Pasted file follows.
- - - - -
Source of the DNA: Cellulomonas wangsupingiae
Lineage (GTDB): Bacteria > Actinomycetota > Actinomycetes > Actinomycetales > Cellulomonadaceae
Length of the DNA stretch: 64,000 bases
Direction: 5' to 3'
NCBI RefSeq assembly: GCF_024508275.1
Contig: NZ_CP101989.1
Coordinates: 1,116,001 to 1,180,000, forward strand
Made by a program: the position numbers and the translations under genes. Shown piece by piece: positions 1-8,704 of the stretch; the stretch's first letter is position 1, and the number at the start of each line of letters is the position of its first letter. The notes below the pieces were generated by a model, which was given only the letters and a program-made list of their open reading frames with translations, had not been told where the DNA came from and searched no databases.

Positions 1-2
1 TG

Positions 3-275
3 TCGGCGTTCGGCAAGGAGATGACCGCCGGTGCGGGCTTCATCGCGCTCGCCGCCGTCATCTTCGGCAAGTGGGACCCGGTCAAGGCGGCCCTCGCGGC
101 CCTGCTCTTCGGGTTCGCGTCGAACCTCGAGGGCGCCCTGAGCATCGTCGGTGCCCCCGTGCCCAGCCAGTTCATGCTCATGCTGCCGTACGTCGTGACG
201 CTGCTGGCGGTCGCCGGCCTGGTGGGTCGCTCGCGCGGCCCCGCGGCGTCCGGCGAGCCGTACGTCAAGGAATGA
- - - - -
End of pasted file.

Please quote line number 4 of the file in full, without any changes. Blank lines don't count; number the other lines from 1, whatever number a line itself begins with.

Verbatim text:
Direction: 5' to 3'